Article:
Since the mid-1980s, Ralph Gonzales’ life has been a series of doctor and hospital visits. He suffered from end-stage renal disease at age 10, received a kidney transplant two years later, suffered through a second kidney failure and was placed back on dialysis. His name eventually was placed in a database operated by the Texas Transplant Institute’s Kidney Live Donor Program, which has been the No. 1 program in the nation in terms of volume since 2009 — and a major reason why so many kidney live-donor transplants are being performed.
But getting a new kidney would not be easy, even with a willing living donor. It turns out that his wife, Elizabeth, was not a match.
Willing donor not always enough
“As a result of a previous transplant, Ralph has so many antibodies in his blood that finding a match for him was statistically extremely unlikely,” says Dr. Adam W. Bingaman, Program Director of Abdominal Organ Transplantation, and a kidney and pancreas transplant surgeon at the Texas Transplant Institute. “We knew what we were looking for and when our team finally found a match for him, we were thrilled to transplant him as part of a 12-patient exchange transplant.”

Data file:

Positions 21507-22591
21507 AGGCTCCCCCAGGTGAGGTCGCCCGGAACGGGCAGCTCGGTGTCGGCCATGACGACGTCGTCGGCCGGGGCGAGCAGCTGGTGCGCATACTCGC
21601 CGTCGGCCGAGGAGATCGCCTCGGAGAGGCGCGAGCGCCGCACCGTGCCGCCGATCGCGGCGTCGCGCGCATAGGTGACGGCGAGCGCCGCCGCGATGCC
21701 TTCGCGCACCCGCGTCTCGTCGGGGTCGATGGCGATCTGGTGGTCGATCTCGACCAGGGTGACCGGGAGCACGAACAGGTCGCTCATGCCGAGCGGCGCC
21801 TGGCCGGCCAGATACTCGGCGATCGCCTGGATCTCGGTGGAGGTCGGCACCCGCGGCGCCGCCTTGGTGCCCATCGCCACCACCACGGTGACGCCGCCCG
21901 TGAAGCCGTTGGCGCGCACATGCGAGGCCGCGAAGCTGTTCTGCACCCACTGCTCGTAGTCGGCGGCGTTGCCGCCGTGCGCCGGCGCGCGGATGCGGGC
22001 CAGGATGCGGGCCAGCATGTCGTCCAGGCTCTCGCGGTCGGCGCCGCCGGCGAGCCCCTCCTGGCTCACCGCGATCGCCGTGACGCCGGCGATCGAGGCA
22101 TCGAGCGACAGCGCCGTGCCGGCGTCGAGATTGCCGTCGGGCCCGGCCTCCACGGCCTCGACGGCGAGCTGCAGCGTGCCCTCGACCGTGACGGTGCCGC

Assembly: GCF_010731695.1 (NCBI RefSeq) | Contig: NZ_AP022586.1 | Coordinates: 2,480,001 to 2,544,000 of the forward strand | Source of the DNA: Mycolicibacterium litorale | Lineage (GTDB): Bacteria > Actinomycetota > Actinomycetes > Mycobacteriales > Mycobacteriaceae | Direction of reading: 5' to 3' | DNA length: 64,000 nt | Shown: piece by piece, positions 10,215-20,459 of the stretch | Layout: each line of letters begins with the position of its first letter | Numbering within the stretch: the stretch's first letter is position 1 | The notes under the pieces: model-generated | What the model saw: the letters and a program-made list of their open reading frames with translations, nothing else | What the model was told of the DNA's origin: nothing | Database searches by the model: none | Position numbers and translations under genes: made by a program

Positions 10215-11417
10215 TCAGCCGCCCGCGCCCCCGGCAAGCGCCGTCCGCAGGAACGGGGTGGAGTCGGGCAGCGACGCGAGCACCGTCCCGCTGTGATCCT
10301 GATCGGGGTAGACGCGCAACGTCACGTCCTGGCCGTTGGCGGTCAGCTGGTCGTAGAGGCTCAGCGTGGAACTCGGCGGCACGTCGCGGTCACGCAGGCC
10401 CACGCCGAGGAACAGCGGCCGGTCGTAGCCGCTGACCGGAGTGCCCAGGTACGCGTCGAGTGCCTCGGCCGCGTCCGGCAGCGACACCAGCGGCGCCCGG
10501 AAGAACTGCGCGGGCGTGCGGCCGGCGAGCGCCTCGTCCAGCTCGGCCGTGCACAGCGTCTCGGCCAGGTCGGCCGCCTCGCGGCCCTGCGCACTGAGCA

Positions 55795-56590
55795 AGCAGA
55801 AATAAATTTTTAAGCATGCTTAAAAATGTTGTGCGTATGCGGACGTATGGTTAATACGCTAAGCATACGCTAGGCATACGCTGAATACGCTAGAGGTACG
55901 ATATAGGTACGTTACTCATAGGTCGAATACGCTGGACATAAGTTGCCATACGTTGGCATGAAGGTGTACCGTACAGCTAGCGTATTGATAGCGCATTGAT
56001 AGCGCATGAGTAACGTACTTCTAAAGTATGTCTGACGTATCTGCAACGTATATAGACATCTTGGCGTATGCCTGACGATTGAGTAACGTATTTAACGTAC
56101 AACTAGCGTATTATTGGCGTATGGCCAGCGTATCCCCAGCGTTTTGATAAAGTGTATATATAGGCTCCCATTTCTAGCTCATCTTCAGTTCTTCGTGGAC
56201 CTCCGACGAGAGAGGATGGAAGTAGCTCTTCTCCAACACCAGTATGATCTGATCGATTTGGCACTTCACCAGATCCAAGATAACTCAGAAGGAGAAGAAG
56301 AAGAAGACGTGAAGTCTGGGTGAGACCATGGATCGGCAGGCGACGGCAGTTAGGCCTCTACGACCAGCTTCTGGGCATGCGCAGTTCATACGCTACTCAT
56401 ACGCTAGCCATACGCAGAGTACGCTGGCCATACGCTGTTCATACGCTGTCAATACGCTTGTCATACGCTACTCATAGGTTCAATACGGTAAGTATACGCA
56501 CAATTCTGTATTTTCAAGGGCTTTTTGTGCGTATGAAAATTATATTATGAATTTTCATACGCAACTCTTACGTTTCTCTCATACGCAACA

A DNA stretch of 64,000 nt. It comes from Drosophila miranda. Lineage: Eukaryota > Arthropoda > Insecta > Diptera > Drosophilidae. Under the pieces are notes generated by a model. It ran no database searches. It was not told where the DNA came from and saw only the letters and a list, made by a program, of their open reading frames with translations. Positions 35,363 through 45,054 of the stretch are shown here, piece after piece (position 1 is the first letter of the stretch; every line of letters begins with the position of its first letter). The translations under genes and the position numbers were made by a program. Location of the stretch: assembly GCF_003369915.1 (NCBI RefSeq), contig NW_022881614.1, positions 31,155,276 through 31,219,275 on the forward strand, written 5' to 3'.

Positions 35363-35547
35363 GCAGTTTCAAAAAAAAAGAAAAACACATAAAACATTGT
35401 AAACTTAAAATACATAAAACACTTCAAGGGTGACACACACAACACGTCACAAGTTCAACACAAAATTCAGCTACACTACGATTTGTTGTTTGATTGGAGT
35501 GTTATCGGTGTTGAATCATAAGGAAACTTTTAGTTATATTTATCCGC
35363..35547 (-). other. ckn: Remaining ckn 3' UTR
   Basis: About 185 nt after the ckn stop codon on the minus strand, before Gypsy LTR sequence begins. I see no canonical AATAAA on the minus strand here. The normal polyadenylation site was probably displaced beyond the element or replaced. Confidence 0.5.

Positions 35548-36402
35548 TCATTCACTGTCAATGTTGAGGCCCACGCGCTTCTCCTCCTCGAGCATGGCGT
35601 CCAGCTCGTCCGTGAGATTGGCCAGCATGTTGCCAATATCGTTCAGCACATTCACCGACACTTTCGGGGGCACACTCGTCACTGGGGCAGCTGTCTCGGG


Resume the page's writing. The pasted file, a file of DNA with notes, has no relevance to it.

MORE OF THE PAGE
In July 2012, Ralph received a new kidney that involved Elizabeth giving a kidney to someone else while he received a kidney meant for someone who also had an incompatible willing donor. The surgery was a success, and like many recipients, Ralph hoped he’d someday be able to meet, and thank, Angelina Pena, his donor. Imagine his surprise when hospital staffers made that wish came true — at a Texas Rangers baseball game.
Donor’s goal: make recipient ‘free’
“I have seen how hard it is, and you’re giving someone the chance to break away from [dialysis] and be free from all that,” says Pena, who donated a kidney in hopes of it being a match for her aunt, but after that couldn’t happen was happy to see it successfully trans- planted into Ralph.
“He’s not hooked up anymore,” she says. “He’s living life. He’s free.”
“The story of Ralph and Elizabeth is truly amazing,” says Daniel Stanton, MHA, MBA, FACHE, Vice President of Transplant Services at Methodist Specialty and Transplant Hospital. “The Texas Trans- plant Institute exists to help improve the lives of people like Ralph, and we are always excited to see these life-changing transplants occur. Of course, our Incompatible Transplant Program couldn’t exist without the amazing and selfless ‘Gift of Life’ that donors like Elizabeth and Angelina make. It is a humbling experience, and we really are proud to be a part of something so special.”
The Texas Transplant Institute is a department of Methodist Hospital. Methodist Specialty and Transplant Hospital is a campus of Methodist Hospital.